Amyas Morse, Comptroller and Auditor General, has qualified his audit opinion on the Northern Ireland National Insurance Fund owing to the levels of fraud and error in benefit payments. His report recognizes, though, the improvements that have been made. This is the third year in a row in which rates of fraud and error have declined.
The Northern Ireland Social Security Agency, which is responsible for administering benefits paid to customers out of the Fund, has estimated that the value of incorrect contributory benefit payments due to fraud and error was £21.1 million, some 0.91 per cent of benefit payments (2011-12: £22.2 million, 1.01 per cent).
According to the NAO, during 2012-13, the reduction of benefit fraud and error remained one of the Northern Ireland Social Security Agency’s key business priorities. The Agency’s strategy to tackle this includes staff training to improve knowledge, as well as risk-based targeting to identify and correct error.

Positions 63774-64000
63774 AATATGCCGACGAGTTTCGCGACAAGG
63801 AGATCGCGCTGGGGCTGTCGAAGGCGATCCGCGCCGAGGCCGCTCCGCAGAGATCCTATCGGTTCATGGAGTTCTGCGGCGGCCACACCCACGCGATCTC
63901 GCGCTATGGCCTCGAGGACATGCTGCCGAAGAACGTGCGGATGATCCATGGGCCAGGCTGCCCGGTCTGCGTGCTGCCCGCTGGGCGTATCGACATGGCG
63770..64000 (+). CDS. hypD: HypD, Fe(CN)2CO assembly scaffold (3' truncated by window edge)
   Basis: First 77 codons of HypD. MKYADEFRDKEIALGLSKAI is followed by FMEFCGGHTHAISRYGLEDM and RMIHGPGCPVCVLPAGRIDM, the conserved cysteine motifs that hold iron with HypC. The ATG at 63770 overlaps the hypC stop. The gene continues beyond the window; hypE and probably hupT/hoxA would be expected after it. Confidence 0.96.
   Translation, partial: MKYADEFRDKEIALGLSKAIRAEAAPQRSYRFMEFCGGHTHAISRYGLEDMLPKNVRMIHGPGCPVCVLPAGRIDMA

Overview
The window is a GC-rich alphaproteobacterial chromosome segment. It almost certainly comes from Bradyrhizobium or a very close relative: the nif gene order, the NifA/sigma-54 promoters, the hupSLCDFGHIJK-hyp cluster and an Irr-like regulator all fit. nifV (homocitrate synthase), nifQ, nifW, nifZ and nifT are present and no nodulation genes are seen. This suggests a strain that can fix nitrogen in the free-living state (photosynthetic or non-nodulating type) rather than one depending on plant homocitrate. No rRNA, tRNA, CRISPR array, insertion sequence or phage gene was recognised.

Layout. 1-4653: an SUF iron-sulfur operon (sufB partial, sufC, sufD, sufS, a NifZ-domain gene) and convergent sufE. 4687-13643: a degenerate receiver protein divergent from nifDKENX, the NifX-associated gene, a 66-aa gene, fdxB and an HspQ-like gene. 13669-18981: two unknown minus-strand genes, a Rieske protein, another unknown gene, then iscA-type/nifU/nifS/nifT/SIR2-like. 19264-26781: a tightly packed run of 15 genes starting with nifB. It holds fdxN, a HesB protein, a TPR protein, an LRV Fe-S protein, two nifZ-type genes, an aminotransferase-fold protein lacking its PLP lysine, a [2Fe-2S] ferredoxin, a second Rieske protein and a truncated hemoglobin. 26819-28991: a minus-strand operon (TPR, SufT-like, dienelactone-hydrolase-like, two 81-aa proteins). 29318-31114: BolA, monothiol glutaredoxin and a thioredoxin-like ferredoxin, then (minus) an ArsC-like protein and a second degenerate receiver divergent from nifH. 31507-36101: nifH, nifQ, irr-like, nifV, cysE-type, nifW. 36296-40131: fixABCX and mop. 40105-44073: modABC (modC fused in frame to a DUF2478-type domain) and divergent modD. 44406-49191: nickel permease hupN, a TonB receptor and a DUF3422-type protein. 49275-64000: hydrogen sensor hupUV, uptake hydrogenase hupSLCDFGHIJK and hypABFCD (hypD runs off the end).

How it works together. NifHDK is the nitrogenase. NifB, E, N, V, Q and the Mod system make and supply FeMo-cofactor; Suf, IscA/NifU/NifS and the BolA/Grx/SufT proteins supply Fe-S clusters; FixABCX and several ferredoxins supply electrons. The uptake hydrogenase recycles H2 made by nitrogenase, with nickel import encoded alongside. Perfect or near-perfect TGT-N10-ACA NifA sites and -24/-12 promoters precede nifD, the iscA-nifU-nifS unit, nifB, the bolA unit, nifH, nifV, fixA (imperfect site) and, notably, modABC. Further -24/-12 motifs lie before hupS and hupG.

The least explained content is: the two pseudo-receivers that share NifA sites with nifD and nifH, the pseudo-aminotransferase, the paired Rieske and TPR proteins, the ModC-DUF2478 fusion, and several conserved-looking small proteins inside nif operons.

The Northern Ireland Social Security Agency believes that, as a result of the cumulative impact of their actions over time, they are now seeing sustained reductions in fraud and error levels. However, because of the statistical uncertainty inherent in the process of estimating the value of over and underpayments, the NAO was unable to determine how much of the reported reductions in fraud and error are due to a change in rates of fraud and error over time and how much are due to normal statistical variations in the estimates produced by the Agency. The Agency’s best estimate of error and fraud does, however, suggest a further decline in 2012-13.